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Concert Review: Pat Martino in Florida

“A great artist who lifts the bandstand with his genius”

Pat Martino and Dan Miller 2015
Pat Martino and Dan Miller, Naples, Florida, Feb. 2015 (photo: Ken Franckling)
Pat Martino 2015
Pat Martino, Naples, Florida, Feb. 2015 (photo: Ken Franckling)

Guitarist Pat Martino quickly set the tone with a blistering revisit of the boppish “Lean Years” at his concert Feb. 4 with the Naples Philharmonic Jazz Orchestra. “Lean Years,” which first appeared on Martino’s 1967 Prestige album Strings!, remains one of his signature tunes.

The program also included two other Martino originals (“Inside Out” and 1974’s “On the Stairs”), and a half-dozen covers of jazz standards that the Philadelphia native has recorded over the years. Those included Dave Brubeck’s beautiful ballad “In Your Own Sweet Way,” John Coltrane’s “Impressions” and the Charlie Christian-Benny Goodman burner “Seven Come Eleven.”

The 75-minute concert blended Martino’s talent with the resident jazz sextet. The excellent band includes tenor saxophonist (and Saturday Night Live band veteran) Lew Del Gatto, trumpeter Dan Miller, pianist Jerry Stawski, bassist Kevin Mauldin, drummer Mike Harvey and violinist Glenn Basham. Martino’s special guest appearance drew a full house at the 283-seat Daniels Pavilion at Artis-Naples. The evening’s late concert was also sold out.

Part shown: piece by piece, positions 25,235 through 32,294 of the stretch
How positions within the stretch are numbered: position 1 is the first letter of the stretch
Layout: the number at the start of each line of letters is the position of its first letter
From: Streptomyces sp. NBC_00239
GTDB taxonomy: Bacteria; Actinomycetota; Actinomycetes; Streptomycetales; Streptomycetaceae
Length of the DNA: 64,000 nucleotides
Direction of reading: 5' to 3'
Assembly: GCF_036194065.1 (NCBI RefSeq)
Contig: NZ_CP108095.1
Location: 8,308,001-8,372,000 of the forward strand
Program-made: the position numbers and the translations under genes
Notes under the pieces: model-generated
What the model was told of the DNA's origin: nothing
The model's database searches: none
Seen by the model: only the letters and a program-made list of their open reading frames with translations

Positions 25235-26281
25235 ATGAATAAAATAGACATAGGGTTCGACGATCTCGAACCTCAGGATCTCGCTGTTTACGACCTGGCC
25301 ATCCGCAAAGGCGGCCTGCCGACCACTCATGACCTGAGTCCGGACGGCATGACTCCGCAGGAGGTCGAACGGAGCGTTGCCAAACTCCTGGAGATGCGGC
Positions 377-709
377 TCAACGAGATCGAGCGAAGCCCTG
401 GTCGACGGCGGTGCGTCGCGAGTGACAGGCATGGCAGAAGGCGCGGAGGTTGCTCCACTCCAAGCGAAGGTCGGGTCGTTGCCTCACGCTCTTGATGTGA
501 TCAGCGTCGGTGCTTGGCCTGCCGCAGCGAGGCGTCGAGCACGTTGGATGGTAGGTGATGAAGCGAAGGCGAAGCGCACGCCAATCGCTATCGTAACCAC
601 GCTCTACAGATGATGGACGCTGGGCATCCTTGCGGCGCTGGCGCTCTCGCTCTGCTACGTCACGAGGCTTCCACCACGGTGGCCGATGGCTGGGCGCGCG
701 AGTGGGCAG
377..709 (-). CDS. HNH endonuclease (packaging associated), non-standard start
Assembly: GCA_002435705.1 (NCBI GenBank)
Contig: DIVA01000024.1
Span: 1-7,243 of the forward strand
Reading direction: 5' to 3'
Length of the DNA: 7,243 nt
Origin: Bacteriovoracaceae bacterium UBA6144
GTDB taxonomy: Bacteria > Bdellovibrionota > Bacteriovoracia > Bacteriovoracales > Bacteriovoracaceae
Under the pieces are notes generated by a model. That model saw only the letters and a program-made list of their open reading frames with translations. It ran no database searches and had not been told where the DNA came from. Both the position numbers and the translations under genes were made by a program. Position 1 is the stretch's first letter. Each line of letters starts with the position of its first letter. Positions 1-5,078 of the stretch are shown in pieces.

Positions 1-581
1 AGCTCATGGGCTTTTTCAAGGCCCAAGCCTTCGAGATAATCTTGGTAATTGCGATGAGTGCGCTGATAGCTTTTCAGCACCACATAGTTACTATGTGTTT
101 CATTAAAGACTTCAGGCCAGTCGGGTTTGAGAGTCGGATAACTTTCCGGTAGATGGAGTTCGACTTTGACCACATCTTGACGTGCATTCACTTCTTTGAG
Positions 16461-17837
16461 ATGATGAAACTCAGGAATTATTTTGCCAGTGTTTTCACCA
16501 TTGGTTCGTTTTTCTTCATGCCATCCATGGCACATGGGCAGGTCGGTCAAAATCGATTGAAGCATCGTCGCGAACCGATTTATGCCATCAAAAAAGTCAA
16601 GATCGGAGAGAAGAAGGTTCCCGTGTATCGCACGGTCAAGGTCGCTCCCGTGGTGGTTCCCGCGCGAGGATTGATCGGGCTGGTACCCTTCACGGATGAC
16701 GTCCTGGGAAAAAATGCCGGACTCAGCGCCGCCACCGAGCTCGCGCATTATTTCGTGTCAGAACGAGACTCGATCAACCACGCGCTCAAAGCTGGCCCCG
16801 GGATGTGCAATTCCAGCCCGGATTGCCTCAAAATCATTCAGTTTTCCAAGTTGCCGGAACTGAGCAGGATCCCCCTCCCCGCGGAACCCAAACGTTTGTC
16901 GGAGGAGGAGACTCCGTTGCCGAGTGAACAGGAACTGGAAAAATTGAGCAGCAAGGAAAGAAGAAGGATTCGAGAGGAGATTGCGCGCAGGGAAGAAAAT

There were two favorite moments:

Martino and the rhythm section’s beautiful exploration of Bill Evans’ ballad “Blue in Green.”

A co-feature in which Martino and Basham, whose “day job” is concertmaster of the Naples Philharmonic, turned Wayne Shorter’s “Footprints” into a melodic conversation.

The evening showcased Martino’s blazing technique, his swinging pulse and the deep, dark sound he gets from his guitar, ingredients that have been part of his distinct sound since he burst on the scene in the early 1960s.

Every audience that hears Martino ought to be thankful they’ve had the opportunity. In 1980, he underwent emergency neurosurgery to repair a congenital brain aneurysm. He then had to relearn the guitar and his style by studying his vintage recordings. After a 15-year near-absence from recording and performing, he was back on the scene in the mid-1990s.

Martino, now 70, has a keen outlook about how the experience changed him. “The guitar is of no great importance to me,” he says. “The people it brings to me are what matter. They are what I’m extremely grateful for, because they are alive. The guitar is just an apparatus.”

In a recent Facebook posting, trumpeter Miller called Martino “an inspiration both musically and personally. Not only is he a great artist who lifts the bandstand with his genius, but spiritually he emboldens you to live in the moment and embrace the now. An unforgettable day of music and discussion.”

Each month during the concert season, the band brings in a special guest. Next up are tenor saxophonist Jimmy Heath on March 4 and trumpeter Jon Faddis on April 1.

Originally Published